HTTP Headers for HTML 5

How to set the Content-Type Header for HTML

(Setting the parameters to send the proper HTTP headers from a web server requires a bit of technical know-how. You may want to skip directly to the Basic HTML Code section. You will want to come back later if your site shows a "torn page" (broken page) icon in the address bar of Internet Explorer so bookmark this page in your Favorites to find it easily.

HTTP headers are sent to the client (browser) in the response from the web server before the document itself. The HTTP headers which control how an HTML 5 document is displayed might look like this:

Content-Type: application/xhtml+xml; charset=UTF-8
Cache-Control: max-age=120
X-UA-Compatible: IE=9

It is highly recommended that the charset attribute specifying the character encoding of the HTML page be included in the Content-Type header for non-XML user agents as well as in the xml declaration for XML parsers.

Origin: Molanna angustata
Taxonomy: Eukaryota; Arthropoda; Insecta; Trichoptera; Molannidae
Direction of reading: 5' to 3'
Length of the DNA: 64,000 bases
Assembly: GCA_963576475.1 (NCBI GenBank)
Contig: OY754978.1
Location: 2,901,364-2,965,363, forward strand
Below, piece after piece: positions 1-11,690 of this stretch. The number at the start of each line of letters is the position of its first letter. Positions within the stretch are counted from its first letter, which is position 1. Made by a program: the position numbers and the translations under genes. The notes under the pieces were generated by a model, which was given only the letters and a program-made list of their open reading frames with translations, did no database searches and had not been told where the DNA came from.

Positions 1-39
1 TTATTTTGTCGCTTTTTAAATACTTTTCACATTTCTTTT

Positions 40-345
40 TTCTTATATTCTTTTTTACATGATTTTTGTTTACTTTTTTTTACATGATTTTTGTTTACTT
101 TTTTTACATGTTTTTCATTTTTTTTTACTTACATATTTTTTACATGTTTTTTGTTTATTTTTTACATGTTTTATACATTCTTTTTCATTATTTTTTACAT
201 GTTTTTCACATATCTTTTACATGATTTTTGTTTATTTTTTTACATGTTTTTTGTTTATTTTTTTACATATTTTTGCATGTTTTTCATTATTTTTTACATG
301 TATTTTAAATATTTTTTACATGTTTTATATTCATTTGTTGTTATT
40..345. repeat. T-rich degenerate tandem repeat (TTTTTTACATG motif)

For static web pages, it may be necessary to add the MIME Type for HTML 5 Polyglot Documents to the HTTP web server configuration to send the appropriate Content-Type header. With the Apache HTTP Server, for example, the HTML 5 MIME Type can be added to the .htaccess file(s):

DirectoryIndex index.html
ErrorDocument 404 /error.html
AddType application/xhtml+xml;charset=UTF-8 html

For a detailed explanation of why the Content-Type header is set to application/xhtml+xml, see the HTML Serialization section below.

When a program or server-side scripting is generating HTML, the language probably has an API to send the proper HTTP headers.